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Social Security Board headed for disaster

By Benjamin Flowers

The Social Security Board (SSB) said this week, that the fund could collapse in four years if there isn’t an increase in contributions.
The SSB held a media mixer this week, giving a breakdown in its financials, and explaining the importance of revisiting the contribution scheme. The SSB explained that the contribution scheme has only been revisited once since its inception in 1981.

The board explained that with the growing number of pensioners, longer life expectancy of pensioners, reduced returns in interest from the banks, and increases in payouts for sickness benefits, the fund needs more money by way of contributions to be able to sustain the increasing demands.

“This year everything will be constraining every year and the following year more constraints until the breaking point come and that will be a very serious thing. Because the more we delay the amendments, the more drastic the amendment will require down the road,” explained Hernando Perez Montas, Actuary at SSB .

SSB Chief Executive Officer, Dr. Colin Young, explained that the proposed increase will affect those who earn $320 and over per week, which the SSB says is around 40% of the contributors into the fund. Those who earn up $319 dollars a week will not pay more.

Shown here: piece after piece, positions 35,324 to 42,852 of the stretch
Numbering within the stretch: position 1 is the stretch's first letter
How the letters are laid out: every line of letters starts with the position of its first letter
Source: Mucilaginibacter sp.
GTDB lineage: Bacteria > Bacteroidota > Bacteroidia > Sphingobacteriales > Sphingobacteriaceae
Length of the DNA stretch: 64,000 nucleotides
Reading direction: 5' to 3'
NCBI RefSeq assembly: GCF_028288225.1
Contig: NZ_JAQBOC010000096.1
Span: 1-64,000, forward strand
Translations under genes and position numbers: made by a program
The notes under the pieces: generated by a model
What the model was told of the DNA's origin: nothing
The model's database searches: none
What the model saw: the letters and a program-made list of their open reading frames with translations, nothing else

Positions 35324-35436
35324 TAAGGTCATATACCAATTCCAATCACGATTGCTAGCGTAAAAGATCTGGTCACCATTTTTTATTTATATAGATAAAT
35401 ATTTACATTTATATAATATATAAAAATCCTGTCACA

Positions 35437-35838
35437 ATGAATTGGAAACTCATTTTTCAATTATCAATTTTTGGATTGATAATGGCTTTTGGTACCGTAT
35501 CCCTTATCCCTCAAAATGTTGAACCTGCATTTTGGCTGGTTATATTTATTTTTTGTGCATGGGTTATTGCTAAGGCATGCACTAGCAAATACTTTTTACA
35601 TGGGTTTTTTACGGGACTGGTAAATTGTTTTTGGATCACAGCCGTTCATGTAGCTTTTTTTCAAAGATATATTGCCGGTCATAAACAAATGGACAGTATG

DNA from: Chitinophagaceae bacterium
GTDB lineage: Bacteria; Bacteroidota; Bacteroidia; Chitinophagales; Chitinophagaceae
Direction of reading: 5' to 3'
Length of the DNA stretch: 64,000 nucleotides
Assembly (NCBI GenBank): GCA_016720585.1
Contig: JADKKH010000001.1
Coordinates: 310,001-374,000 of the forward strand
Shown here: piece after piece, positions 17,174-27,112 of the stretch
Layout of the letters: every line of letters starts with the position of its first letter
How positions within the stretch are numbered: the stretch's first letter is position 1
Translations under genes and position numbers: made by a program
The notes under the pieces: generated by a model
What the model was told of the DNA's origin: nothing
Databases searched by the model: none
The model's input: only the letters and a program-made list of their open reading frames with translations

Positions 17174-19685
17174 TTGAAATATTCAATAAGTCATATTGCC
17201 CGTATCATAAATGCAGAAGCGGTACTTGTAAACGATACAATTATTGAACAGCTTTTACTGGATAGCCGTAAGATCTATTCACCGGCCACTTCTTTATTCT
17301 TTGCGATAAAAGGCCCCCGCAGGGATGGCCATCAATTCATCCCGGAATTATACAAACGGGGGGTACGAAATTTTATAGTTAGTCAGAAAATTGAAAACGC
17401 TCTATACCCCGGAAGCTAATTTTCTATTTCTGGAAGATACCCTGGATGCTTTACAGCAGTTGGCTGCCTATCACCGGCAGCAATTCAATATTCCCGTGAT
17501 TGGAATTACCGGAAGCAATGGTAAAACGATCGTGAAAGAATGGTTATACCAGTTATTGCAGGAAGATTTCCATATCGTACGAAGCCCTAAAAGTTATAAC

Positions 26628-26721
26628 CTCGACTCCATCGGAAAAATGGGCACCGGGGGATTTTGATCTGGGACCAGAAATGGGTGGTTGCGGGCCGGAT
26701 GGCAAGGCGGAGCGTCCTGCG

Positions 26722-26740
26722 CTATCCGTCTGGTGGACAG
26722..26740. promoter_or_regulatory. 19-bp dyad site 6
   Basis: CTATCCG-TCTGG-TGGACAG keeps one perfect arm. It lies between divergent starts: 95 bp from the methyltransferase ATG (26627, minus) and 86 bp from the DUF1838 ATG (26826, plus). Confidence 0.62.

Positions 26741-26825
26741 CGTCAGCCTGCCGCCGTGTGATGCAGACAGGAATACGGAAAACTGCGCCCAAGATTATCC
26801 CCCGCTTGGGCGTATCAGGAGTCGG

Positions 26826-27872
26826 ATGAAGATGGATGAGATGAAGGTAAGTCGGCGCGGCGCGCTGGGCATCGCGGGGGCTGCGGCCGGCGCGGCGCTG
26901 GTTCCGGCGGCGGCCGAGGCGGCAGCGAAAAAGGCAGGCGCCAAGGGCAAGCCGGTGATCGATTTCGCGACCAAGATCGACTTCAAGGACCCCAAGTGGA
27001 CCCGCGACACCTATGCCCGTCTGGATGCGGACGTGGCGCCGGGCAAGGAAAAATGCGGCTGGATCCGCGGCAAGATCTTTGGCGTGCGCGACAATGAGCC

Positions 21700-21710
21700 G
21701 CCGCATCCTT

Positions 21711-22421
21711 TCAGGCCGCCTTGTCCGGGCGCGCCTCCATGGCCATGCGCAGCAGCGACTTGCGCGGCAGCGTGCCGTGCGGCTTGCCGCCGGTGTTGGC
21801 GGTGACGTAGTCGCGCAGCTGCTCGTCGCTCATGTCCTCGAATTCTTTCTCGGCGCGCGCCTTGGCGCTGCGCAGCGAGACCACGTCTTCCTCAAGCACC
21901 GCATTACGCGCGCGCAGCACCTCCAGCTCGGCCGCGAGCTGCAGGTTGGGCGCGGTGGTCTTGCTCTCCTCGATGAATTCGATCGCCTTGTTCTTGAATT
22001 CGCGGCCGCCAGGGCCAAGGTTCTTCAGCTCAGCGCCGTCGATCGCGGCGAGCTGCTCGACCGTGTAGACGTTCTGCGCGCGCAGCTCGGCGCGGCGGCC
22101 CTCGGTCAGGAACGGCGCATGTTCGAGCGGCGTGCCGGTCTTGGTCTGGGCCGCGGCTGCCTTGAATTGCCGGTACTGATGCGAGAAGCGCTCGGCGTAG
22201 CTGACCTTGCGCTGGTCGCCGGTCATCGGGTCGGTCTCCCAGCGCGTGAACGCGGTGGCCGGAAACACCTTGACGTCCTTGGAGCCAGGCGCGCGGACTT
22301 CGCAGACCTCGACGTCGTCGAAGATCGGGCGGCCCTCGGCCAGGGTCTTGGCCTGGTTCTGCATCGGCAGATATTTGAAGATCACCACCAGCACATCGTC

“So if you are paying $9.55 now and this was to be approved, you will go from $9.55 plus $1.60 is your weekly contribution will now be $11.15. Under this split 50/50 the employer will also be paying the same $1.60. So the employers cost will go up from $16.05 to $17.65,” Young said.

He added that the proposed increase has raised some concerns from employers, because they will match the increase that workers pay; however, workers will be able to benefit from increased contributions. Young said that after months of consultations, employers are of the belief that if workers are to benefit from the increase in contributions, then workers should pay more, instead of sharing the increase 50/50 with employers.

The SSB is continuing its consultations and hopes to have the new scheme in place by February 2018.

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